Gladstone was founded in by a man named ?? Cross in the late 1800's. He laid out the town's first streets and had his home built in a prominant location. It is now a mortuary, but the building is still very well kept. There is also a small park named after him, ironically located at the same place one of the indian tribes made its camp.


Gladstone is well known for its excellent school system, low crime rate, and close proximity to Oregon City and Portland.

The town can be divided into four catagories. The old section is laid out on a grid of streets bordered by the Clackamas on the south, McGloughlin? Blvd. on the west, Webster on the east, and the foothills to the north. The river section of town is the strip of land between McGloughlin? and the Willamette. On the east side of town is a large park at one time owned by the Seventh Day Adventists. The fourth section of town is the remaining hilly area north of the old section.

Old Gladstone

The old section is laid out on a grid of streets running north/south and east/west. North-south streets are named for colleges, while east-west streets are named after universities (Dartmouth, Exeter, Fairfield, Gloucester, and Harvard, for instance).

Along the River

The river area has a number of very nice homes. Earlier in Gladstone's history this was a very "ritzy" area, though the age of the houses makes this less true today. Several parks and a golf course also occupy the area.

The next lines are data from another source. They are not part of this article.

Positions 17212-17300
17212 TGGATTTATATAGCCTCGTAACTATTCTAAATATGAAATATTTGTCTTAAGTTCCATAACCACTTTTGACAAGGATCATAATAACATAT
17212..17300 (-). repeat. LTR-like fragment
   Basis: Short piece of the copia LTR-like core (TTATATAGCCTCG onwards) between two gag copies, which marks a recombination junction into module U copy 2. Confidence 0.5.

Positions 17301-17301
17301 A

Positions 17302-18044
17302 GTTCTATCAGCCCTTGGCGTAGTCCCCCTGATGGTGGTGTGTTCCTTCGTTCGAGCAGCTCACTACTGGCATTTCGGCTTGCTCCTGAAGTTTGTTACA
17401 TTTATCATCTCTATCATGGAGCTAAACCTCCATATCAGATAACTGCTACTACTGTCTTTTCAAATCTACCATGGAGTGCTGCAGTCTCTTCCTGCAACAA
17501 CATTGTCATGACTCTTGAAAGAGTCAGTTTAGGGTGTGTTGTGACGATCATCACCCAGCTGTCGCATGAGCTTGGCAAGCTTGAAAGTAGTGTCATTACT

The Seventh Day Adventist Camp

At some point in the past, this large area came under the ownership of the Seventh Day Adventist religious organization. The campsite would sit virtually empty for nearly 50 weeks. Then for two weeks Gladstone would be invaded by a horde of fanatics in tents, trailers, and moble homes.

A large chain fence and a dense hedge prevented access to the camp by Gladstonians except for the more brave and venturesome. But in 1990 it all changed when possession of the land changed hands. The camp was left open for anyone to explore freely. Now ownership of the camp is in question, but hopefully it will remain open to all.

The Hills

On the north side of town are rocky hills that were virtually uninhabitable until late in this century. In the 1960's and 1970's the area came under development and was laid out with streets and houses. One street running around the base of the easternmost hill is known throughout the state for its beautiful Christmas lights display every year. Several churches, the city's middle school, a few convenience stores, and a couple care centers are the only exceptions to the area's all-residential nature.


Being borderd by rivers on two sides, there are only two primary thoroughfares to and from the town. The I-205 freeway runs along the eastern edge of the city running south into Historic Oregon City. McGloughlin? Blvd. also runs north-south, but through the western side of the city.

Inside the town the main streets are Portland Avenue, which runs from the high school through the middle of the Old Gladstone, to the river, Webster, which runs along the eastern edge of Old Gladstone from the freeway and the river north into the hills. Oatfield Road winds its way through the hills and drops down into Milwaukie.

-- Written by BryceHarrington

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Last edited January 27, 2001 4:49 am by BryceHarrington (diff)